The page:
Tell Me About: Refugees with Adverse Security Assessments
Australian Human Rights Commission
May 2013

Brief backgrounder explaining how the laws work and the human rights problems they raise.

 

Australia’s detention of 46 refugees ‘cruel and degrading,’ UN rights experts find
United Nations Human Rights Committee
August 2013

Press release containing links to two UN reports on this issue, which find Australia responsible for over 150 human rights violations.

 

Inquiry into the attendance of legal representatives at ASIO interviews, and related matters
Inspector-General of Intelligence and Security
January 2014

Casts doubt on ASIO’s conduct when interviewing refugees for security assessments. For example:

I found that the approach taken by ASIO officers (as generally described by officers that I interviewed) currently tends to a default of strongly discouraging the attendance of lawyers. I do not believe that this is consistent with ASIO’s stated internal guidance and may not be consistent with the legal requirements……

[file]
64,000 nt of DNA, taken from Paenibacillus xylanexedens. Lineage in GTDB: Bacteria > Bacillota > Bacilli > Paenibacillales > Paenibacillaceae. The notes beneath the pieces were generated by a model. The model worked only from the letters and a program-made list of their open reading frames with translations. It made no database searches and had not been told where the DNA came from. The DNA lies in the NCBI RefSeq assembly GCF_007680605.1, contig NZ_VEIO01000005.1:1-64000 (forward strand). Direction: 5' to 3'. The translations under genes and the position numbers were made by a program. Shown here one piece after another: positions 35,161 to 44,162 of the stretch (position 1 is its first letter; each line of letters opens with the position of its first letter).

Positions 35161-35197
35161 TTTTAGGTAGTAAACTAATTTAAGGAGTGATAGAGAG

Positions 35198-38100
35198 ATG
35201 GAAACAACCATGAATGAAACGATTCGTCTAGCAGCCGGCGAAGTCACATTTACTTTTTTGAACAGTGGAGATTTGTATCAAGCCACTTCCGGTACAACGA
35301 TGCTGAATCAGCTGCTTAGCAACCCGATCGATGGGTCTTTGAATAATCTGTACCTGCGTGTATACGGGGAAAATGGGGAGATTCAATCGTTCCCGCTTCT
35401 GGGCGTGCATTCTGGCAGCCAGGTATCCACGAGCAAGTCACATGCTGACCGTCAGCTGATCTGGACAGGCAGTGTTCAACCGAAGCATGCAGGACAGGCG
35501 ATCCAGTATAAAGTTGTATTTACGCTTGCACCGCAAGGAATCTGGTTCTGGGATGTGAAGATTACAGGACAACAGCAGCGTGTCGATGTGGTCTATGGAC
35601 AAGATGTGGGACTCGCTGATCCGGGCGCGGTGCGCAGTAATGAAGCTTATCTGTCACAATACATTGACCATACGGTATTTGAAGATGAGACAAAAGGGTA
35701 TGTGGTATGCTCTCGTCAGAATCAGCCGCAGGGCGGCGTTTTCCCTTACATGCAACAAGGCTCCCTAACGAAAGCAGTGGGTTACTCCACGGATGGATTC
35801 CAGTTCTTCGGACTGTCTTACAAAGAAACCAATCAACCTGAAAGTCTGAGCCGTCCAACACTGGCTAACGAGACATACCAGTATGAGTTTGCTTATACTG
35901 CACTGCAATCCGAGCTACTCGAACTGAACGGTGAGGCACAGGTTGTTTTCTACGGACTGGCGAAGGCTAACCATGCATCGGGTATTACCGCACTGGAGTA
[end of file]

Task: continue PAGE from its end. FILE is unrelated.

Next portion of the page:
From all of the information provided to me, I believe that ASIO has had an apparent practice of discouraging the attendance of lawyers at interviews, which seems inconsistent with the intent of its internal guidance.

 

Factsheet: Refugees with an adverse security assessment by ASIO
Andrew & Renata Kaldor Centre for International Refugee Law
February 2014

Another backgrounder, but more up to date than the Australian Human Rights Commission one.